By Colin Sharkey, Executive Vice President, Association of American Educators (AAE)
As we celebrate Teacher Appreciation Week this week, teachers across the nation remain remarkably underappreciated. In at least five states so far this year, educators are voicing their discontent by organizing walkouts and strikes to protest lagging salaries and woefully inadequate supplies. Viral social media posts of classrooms in deplorable conditions and stories of educators moonlighting in the gig economy to make ends meet have likely increased support for more investment in education.
While there are many education policy questions that divide Americans, we can all agree that our hardworking and talented educators deserve great compensation, clean and safe workplaces, and our genuine appreciation for doing a job critical to our country’s future.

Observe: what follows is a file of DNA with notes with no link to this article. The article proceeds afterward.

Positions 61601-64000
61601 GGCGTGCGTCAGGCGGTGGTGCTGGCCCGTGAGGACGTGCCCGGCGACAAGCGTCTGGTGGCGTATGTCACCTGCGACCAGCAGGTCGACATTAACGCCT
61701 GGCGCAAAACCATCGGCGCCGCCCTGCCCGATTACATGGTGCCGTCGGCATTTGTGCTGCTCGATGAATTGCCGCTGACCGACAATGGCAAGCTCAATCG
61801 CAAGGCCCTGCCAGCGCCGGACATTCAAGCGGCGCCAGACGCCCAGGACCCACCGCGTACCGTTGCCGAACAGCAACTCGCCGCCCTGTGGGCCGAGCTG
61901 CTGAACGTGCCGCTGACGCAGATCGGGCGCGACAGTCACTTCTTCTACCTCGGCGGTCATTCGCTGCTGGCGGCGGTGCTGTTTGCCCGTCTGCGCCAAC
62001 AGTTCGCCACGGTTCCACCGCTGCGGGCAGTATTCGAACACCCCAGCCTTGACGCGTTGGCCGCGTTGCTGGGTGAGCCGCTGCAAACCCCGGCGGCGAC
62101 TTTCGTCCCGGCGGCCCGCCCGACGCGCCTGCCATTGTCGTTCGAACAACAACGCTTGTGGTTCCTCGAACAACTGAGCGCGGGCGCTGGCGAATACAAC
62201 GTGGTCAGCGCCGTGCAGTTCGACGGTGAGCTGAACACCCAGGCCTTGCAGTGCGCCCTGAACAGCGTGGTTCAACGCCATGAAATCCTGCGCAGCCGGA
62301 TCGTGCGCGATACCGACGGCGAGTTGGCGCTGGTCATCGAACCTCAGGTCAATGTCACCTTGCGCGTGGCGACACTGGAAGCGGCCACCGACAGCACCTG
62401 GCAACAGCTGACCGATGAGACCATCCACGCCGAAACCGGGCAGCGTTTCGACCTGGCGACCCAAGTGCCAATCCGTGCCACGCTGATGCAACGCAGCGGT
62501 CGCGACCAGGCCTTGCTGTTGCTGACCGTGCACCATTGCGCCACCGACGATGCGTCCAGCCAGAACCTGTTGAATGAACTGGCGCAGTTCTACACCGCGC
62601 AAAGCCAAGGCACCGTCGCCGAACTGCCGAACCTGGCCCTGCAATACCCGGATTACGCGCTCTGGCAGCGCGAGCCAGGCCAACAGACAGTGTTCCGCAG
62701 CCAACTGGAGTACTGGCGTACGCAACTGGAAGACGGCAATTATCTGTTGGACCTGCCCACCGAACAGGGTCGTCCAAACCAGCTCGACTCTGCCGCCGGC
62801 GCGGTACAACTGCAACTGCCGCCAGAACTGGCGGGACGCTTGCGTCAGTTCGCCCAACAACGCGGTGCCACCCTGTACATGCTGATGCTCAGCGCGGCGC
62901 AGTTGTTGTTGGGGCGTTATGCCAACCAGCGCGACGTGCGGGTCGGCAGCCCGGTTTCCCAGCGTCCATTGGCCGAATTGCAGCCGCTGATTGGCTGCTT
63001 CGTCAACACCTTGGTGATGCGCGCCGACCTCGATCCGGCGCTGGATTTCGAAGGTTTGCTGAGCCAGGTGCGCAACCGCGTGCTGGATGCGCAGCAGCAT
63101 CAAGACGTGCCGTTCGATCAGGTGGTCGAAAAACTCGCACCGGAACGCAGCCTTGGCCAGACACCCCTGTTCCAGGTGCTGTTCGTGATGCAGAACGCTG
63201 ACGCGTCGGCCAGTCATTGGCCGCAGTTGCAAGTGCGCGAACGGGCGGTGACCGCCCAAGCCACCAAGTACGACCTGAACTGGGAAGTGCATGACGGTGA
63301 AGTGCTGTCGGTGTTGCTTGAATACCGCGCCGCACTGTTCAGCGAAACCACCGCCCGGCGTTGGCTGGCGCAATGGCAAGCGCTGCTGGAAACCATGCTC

Here’s something else we should all agree on: educators, as professionals who are tasked with teaching our children to become independent, critical thinkers, should have the power to decide whether or not to join and fund the national teachers unions.
The freedom to fund a union – or not – means freeing teachers to support the policies they choose, not solely the ones dictated by union leadership. For those educators who think unions are too focused on advancing a partisan political agenda instead of meeting their professional needs, freedom means the dignity of keeping their own money. For those teachers who choose to fund a union, their dues will be more impactful, since they are no longer coerced but earned annually by satisfying voluntary members.